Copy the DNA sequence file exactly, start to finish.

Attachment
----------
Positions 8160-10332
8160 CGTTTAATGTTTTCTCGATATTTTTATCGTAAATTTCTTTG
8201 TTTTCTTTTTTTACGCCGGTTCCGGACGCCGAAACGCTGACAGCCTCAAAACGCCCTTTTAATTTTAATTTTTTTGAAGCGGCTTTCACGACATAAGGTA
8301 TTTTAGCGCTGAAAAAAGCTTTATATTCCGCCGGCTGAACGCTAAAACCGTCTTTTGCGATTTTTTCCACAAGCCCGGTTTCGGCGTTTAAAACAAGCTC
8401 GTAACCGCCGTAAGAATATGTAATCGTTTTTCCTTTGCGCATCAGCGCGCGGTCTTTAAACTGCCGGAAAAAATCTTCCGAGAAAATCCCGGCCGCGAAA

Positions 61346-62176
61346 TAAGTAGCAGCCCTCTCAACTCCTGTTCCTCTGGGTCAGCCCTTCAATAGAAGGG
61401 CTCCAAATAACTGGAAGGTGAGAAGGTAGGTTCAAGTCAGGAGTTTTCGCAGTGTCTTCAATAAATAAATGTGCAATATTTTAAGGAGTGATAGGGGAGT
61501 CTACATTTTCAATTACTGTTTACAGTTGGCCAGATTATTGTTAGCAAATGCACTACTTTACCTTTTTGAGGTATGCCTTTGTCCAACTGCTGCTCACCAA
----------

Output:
Positions 8160-10332
8160 CGTTTAATGTTTTCTCGATATTTTTATCGTAAATTTCTTTG
8201 TTTTCTTTTTTTACGCCGGTTCCGGACGCCGAAACGCTGACAGCCTCAAAACGCCCTTTTAATTTTAATTTTTTTGAAGCGGCTTTCACGACATAAGGTA
8301 TTTTAGCGCTGAAAAAAGCTTTATATTCCGCCGGCTGAACGCTAAAACCGTCTTTTGCGATTTTTTCCACAAGCCCGGTTTCGGCGTTTAAAACAAGCTC
8401 GTAACCGCCGTAAGAATATGTAATCGTTTTTCCTTTGCGCATCAGCGCGCGGTCTTTAAACTGCCGGAAAAAATCTTCCGAGAAAATCCCGGCCGCGAAA

Positions 61346-62176
61346 TAAGTAGCAGCCCTCTCAACTCCTGTTCCTCTGGGTCAGCCCTTCAATAGAAGGG
61401 CTCCAAATAACTGGAAGGTGAGAAGGTAGGTTCAAGTCAGGAGTTTTCGCAGTGTCTTCAATAAATAAATGTGCAATATTTTAAGGAGTGATAGGGGAGT
61501 CTACATTTTCAATTACTGTTTACAGTTGGCCAGATTATTGTTAGCAAATGCACTACTTTACCTTTTTGAGGTATGCCTTTGTCCAACTGCTGCTCACCAA